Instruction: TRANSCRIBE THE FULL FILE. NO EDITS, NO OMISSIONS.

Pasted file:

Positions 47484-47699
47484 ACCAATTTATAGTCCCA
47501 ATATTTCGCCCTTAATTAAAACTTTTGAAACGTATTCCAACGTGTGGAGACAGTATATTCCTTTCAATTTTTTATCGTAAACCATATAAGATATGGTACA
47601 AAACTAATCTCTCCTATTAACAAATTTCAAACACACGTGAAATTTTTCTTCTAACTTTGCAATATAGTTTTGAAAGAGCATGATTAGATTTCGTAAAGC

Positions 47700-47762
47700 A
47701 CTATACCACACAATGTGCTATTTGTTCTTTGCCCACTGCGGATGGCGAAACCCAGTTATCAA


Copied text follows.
Positions 47484-47699
47484 ACCAATTTATAGTCCCA
47501 ATATTTCGCCCTTAATTAAAACTTTTGAAACGTATTCCAACGTGTGGAGACAGTATATTCCTTTCAATTTTTTATCGTAAACCATATAAGATATGGTACA
47601 AAACTAATCTCTCCTATTAACAAATTTCAAACACACGTGAAATTTTTCTTCTAACTTTGCAATATAGTTTTGAAAGAGCATGATTAGATTTCGTAAAGC

Positions 47700-47762
47700 A
47701 CTATACCACACAATGTGCTATTTGTTCTTTGCCCACTGCGGATGGCGAAACCCAGTTATCAA